Published online Jul 16, 2022. doi: 10.4253/wjge.v14.i7.424
Peer-review started: January 21, 2022
First decision: April 19, 2022
Revised: May 10, 2022
Accepted: June 24, 2022
Article in press: June 24, 2022
Published online: July 16, 2022
Current guidelines recommend not performing papillary large balloon dilation in patients with nondilated distal bile ducts.
To assess the feasibility of balloon dilation to remove difficult stones in patients with nondilated distal bile ducts.
Data from 1289 endoscopic retrograde cholangiopancreatography (ERCP) procedures were obtained from two prospective studies. While 258 cases had difficult stones (> 1 cm, multiple > 8, impacted, or having a thin distal duct), 191 underwent biliary dilation up to 15 mm after endoscopic sphincterotomy. Cholangiographies of these cases were retrospectively reviewed in order to classify the distal bile duct and both the stone size and number. Primary outcomes were clearance rate at first ERCP and complications.
Of the 191 patients (122 women and 69 men; mean age: 60 years) who underwent biliary dilation for difficult stones, 113 (59%) had a nondilated or tapered distal duct. Patients with a dilated distal duct were older than those with nondilated distal ducts (mean 68 and 52 years of age, respectively; P < 0.05), had more stones (median 4 and 2 stones per patient, respectively; P < 0.05), and had less need for additional mechanical lithotripsy (6.4% vs 25%, respectively; P < 0.05). Clearance rate at first ERCP was comparable between patients with a dilated (73/78; 94%) and nondilated distal ducts (103/113; 91%). Procedures were faster in patients with a dilated distal duct (mean 17 vs 24 min, respectively; P < 0.005). Complications were similar in both groups (6.4% vs 7.1%, respectively).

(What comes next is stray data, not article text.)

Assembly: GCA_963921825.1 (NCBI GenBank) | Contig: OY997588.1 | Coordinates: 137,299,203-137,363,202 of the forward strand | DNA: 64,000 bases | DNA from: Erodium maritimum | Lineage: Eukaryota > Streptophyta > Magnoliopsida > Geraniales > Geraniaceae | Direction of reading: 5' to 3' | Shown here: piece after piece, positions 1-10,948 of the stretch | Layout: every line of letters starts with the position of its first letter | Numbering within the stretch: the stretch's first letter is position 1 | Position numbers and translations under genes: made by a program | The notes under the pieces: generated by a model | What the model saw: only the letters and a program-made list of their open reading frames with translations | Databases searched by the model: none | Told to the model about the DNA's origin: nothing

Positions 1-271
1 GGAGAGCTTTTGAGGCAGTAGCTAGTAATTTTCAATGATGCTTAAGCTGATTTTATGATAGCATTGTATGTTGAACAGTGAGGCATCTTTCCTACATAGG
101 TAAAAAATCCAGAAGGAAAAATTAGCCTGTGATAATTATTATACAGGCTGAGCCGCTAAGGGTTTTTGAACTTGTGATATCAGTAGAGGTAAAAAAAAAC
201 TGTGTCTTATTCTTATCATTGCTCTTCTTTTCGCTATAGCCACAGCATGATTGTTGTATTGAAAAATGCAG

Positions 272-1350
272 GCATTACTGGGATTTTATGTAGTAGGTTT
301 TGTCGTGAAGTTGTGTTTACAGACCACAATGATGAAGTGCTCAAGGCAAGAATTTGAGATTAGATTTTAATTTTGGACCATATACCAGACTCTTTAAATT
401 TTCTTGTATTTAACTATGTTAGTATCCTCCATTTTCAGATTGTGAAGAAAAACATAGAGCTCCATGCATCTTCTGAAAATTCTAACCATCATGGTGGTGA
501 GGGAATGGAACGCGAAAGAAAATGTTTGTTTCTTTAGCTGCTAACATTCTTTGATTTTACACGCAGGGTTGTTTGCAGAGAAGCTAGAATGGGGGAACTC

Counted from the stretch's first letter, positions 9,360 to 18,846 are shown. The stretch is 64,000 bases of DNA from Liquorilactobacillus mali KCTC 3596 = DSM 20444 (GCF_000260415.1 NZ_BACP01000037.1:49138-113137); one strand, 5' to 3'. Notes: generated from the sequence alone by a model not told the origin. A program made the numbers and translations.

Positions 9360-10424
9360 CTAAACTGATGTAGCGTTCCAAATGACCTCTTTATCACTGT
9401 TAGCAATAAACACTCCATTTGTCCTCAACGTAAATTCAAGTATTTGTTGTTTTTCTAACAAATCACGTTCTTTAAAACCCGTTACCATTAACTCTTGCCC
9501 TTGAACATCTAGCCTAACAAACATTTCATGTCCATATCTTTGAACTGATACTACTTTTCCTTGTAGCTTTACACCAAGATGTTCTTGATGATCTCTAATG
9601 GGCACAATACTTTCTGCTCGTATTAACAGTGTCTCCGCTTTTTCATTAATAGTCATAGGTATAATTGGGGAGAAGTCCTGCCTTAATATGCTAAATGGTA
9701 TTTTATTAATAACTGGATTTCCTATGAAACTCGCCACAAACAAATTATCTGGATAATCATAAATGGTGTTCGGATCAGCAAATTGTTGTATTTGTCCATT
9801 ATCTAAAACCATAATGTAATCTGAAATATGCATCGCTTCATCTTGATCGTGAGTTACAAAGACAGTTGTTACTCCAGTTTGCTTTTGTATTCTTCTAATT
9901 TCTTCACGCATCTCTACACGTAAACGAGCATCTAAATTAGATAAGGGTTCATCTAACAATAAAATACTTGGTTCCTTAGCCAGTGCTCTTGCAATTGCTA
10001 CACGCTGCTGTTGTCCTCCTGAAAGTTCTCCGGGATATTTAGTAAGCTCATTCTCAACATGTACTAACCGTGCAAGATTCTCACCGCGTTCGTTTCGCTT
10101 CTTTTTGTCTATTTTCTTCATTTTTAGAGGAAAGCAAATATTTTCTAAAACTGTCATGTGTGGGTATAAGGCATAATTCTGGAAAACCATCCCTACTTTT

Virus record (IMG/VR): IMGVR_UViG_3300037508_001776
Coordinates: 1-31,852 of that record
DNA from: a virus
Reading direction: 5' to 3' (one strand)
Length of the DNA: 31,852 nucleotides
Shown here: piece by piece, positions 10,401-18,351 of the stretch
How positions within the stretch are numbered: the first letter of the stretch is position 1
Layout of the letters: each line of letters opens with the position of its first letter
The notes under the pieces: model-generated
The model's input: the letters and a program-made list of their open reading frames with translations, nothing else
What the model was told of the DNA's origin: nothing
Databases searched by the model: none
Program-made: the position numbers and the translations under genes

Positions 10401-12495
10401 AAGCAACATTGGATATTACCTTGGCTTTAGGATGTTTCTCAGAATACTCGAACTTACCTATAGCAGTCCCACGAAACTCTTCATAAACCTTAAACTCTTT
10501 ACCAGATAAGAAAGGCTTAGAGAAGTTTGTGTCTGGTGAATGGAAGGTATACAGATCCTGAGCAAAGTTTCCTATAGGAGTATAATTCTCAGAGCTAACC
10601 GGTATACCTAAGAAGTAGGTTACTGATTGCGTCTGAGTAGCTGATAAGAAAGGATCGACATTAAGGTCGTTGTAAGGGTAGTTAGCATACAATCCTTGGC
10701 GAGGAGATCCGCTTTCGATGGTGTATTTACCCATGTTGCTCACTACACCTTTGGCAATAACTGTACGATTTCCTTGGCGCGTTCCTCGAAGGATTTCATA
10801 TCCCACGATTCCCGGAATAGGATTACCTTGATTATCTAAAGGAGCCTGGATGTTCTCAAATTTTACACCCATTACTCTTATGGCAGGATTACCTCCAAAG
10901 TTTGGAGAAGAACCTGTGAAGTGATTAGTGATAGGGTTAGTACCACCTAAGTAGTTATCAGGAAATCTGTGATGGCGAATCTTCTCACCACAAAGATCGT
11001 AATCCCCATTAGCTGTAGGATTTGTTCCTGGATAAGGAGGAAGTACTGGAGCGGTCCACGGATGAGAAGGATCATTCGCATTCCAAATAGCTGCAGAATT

Large balloon dilation for difficult stones is feasible in patients with a nondilated or even tapered distal duct.
Core Tip: Endoscopic papillary large balloon dilation is increasingly being used in treating difficult bile duct stones, since it is faster and less laborious than mechanical lithotripsy, with comparable results in terms of safety and effectiveness. However, this method is not recommended in patients with nondilated distal ducts, due to a higher complication rate, especially perforation. This study evaluated a large cohort of difficult duct stones patients submitted to large balloon dilation and found that patients with dilated and nondilated distal ducts had similar complication rates. This study suggests that large balloon dilation may be feasible in the latter group of patients.